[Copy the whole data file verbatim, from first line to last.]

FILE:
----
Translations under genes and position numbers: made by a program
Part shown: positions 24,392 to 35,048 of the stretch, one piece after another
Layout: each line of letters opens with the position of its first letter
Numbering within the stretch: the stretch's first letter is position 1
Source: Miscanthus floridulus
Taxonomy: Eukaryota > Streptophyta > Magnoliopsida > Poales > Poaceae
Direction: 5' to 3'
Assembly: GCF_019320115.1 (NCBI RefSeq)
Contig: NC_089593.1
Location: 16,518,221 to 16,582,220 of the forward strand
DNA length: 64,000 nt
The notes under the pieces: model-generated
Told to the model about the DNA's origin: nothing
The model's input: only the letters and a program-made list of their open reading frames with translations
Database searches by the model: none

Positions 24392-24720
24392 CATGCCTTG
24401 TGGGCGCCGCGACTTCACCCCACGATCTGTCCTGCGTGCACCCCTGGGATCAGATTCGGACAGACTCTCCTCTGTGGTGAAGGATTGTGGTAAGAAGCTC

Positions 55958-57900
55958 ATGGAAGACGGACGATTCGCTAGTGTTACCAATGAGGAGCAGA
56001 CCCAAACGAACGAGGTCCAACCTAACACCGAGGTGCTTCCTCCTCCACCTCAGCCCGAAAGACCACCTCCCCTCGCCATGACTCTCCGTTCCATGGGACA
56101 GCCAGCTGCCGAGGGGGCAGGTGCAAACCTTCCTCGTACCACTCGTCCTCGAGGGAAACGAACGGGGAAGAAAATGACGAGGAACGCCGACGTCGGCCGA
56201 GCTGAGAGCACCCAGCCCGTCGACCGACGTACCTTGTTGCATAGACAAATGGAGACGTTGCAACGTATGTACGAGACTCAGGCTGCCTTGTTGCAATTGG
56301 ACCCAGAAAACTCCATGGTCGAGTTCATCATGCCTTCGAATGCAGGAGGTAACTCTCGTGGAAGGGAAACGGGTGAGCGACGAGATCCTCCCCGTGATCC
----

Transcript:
Translations under genes and position numbers: made by a program
Part shown: positions 24,392 to 35,048 of the stretch, one piece after another
Layout: each line of letters opens with the position of its first letter
Numbering within the stretch: the stretch's first letter is position 1
Source: Miscanthus floridulus
Taxonomy: Eukaryota > Streptophyta > Magnoliopsida > Poales > Poaceae
Direction: 5' to 3'
Assembly: GCF_019320115.1 (NCBI RefSeq)
Contig: NC_089593.1
Location: 16,518,221 to 16,582,220 of the forward strand
DNA length: 64,000 nt
The notes under the pieces: model-generated
Told to the model about the DNA's origin: nothing
The model's input: only the letters and a program-made list of their open reading frames with translations
Database searches by the model: none

Positions 24392-24720
24392 CATGCCTTG
24401 TGGGCGCCGCGACTTCACCCCACGATCTGTCCTGCGTGCACCCCTGGGATCAGATTCGGACAGACTCTCCTCTGTGGTGAAGGATTGTGGTAAGAAGCTC

Positions 55958-57900
55958 ATGGAAGACGGACGATTCGCTAGTGTTACCAATGAGGAGCAGA
56001 CCCAAACGAACGAGGTCCAACCTAACACCGAGGTGCTTCCTCCTCCACCTCAGCCCGAAAGACCACCTCCCCTCGCCATGACTCTCCGTTCCATGGGACA
56101 GCCAGCTGCCGAGGGGGCAGGTGCAAACCTTCCTCGTACCACTCGTCCTCGAGGGAAACGAACGGGGAAGAAAATGACGAGGAACGCCGACGTCGGCCGA
56201 GCTGAGAGCACCCAGCCCGTCGACCGACGTACCTTGTTGCATAGACAAATGGAGACGTTGCAACGTATGTACGAGACTCAGGCTGCCTTGTTGCAATTGG
56301 ACCCAGAAAACTCCATGGTCGAGTTCATCATGCCTTCGAATGCAGGAGGTAACTCTCGTGGAAGGGAAACGGGTGAGCGACGAGATCCTCCCCGTGATCC